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A Rogue's Life

He looked at me reflectively; then said, in low, thoughtful tones, speaking, not to
me, but entirely to himself:
"Suppose I shoot him?"
I saw in his eye, that if I flinched, he would draw the trigger.
"Suppose you trust me?" I said, without moving a muscle.
"I trusted you, as an honest man, downstairs, and I find you, like a thief, up here,"
returned the doctor, with a self-satisfied smile at the neatness of his own retort.
"No," he continued, relapsing into soliloquy: "there is risk every way; but the least
risk perhaps is to shoot him."
"Wrong," said I. "There are relations of mine who have a pecuniary interest in my
life. I am the main condition of a contingent reversion in their favor. If I am
missed, I shall be inquired after." I have wondered since at my own coolness in
the face of the doctor's pistol; but my life depended on my keeping my self-
possession, and the desperate nature of the situation lent me a desperate
"How do I know you are not lying?" he asked.
"Have I not spoken the truth, hitherto?"
Those words made him hesitate. He lowered the pistol slowly to his side. I began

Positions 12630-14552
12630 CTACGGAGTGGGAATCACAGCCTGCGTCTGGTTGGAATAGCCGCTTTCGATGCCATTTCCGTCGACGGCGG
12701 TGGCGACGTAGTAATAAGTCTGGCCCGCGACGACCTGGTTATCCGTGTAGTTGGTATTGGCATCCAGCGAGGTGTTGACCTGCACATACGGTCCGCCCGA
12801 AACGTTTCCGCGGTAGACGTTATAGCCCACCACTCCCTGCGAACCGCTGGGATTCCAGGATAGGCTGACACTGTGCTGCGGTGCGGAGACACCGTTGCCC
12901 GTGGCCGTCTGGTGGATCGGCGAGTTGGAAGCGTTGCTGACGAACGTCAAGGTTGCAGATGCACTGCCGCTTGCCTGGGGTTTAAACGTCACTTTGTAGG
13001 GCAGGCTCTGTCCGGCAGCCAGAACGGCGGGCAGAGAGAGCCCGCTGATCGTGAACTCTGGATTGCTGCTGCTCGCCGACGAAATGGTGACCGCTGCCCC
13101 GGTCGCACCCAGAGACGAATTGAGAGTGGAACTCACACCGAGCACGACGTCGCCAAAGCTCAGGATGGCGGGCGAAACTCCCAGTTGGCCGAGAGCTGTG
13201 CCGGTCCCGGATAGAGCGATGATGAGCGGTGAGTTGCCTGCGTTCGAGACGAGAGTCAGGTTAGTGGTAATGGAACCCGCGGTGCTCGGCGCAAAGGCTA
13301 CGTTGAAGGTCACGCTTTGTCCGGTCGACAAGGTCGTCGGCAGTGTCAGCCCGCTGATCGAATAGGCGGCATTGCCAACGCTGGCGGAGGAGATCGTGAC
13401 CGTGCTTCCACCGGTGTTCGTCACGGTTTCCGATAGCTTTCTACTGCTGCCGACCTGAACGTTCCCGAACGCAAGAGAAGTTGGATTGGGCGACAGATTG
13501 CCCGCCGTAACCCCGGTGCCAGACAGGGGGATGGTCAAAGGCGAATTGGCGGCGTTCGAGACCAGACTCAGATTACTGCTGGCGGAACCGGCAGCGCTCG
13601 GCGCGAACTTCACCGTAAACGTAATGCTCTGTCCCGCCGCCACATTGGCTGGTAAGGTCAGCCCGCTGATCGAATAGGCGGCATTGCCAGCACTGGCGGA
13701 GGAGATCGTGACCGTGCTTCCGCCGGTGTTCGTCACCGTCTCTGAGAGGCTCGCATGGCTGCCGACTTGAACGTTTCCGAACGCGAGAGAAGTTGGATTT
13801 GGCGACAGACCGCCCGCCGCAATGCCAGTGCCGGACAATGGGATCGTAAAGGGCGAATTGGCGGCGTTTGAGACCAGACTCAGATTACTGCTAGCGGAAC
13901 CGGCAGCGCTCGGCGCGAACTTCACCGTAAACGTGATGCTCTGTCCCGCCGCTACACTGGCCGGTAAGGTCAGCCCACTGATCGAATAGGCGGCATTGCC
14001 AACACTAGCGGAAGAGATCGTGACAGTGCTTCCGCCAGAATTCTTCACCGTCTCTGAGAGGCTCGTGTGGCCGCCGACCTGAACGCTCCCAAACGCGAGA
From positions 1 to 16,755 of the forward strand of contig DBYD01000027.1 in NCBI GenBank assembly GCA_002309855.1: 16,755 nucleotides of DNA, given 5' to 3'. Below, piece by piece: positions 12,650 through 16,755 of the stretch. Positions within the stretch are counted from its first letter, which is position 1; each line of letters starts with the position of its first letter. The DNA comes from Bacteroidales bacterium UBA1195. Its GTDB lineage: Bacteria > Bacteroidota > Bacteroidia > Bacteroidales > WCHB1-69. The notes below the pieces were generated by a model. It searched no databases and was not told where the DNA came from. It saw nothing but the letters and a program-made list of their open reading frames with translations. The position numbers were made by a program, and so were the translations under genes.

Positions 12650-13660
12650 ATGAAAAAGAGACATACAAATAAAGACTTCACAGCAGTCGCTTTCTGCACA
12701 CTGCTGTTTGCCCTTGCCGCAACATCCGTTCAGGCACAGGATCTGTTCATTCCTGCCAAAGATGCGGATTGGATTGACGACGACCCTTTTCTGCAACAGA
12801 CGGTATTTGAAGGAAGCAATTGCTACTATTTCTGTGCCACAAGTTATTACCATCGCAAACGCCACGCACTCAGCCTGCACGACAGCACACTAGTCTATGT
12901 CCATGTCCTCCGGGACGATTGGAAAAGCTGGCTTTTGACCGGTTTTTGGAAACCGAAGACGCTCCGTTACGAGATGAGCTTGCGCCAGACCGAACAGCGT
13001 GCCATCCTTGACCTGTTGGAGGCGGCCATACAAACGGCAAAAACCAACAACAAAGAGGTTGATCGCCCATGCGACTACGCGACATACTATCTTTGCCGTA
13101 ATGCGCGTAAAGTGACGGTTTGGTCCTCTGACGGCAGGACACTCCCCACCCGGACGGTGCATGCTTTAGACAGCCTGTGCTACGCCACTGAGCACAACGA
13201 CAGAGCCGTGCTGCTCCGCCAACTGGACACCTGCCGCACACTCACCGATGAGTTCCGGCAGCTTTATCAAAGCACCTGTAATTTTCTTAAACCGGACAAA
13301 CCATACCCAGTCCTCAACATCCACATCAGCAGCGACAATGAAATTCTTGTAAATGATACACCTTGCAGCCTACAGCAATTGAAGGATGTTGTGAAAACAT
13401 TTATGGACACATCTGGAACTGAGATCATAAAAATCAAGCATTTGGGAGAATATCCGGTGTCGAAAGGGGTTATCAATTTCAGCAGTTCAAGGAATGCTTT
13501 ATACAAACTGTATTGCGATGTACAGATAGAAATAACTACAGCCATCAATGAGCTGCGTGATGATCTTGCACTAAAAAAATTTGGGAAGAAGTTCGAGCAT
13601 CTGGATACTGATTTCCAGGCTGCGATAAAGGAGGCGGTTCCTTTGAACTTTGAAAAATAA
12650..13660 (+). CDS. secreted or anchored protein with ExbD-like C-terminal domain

to breathe freely.
"Trust me," I repeated. "If you don't believe I would hold my tongue about what I
have seen here, for your sake, you may be certain that I would for--"
"For my daughter's," he interposed, with a sarcastic smile.
I bowed with all imaginable cordiality. The doctor waved his pistol in the air
"There are two ways of making you hold your tongue," he said. "The first is
shooting you; the second is making a felon of you. On consideration, after what
you have said, the risk in either case seems about equal. I am naturally a
humane man; your family have done me no injury; I will not be the cause of their
losing money; I won't take your life, I'll have your character. We are all felons on
this floor of the house. You have come among us--you shall be one of us. Ring
that bell."
He pointed with the pistol to a bell-handle behind me. I pulled it in silence.